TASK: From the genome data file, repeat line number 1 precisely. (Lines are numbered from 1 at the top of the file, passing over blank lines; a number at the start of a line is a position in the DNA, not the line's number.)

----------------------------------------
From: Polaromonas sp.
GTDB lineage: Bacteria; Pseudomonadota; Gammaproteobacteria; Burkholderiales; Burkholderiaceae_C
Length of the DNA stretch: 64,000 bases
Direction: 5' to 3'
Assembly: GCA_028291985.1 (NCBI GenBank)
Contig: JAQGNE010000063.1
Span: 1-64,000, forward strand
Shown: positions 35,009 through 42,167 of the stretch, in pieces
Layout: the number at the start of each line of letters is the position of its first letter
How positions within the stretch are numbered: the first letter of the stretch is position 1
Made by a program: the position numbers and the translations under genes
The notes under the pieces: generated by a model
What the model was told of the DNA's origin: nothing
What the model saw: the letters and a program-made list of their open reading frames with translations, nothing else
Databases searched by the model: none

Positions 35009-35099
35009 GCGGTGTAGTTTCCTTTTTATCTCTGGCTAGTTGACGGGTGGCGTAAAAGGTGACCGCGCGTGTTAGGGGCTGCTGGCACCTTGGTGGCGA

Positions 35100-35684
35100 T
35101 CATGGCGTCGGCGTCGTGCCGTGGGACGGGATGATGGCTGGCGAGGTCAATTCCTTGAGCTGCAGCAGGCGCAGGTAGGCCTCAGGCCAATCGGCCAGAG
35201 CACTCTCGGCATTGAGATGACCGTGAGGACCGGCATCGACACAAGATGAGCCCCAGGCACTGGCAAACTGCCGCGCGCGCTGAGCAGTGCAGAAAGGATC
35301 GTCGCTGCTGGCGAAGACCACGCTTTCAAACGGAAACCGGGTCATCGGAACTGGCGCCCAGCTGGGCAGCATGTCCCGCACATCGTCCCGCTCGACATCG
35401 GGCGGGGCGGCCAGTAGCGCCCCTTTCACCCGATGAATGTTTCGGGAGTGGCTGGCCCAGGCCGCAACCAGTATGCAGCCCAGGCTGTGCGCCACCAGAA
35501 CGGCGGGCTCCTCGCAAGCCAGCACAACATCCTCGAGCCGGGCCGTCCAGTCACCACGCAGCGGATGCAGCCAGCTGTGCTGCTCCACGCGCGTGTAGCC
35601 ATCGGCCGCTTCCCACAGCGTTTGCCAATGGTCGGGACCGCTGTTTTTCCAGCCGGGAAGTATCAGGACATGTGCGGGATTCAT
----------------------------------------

From: Polaromonas sp.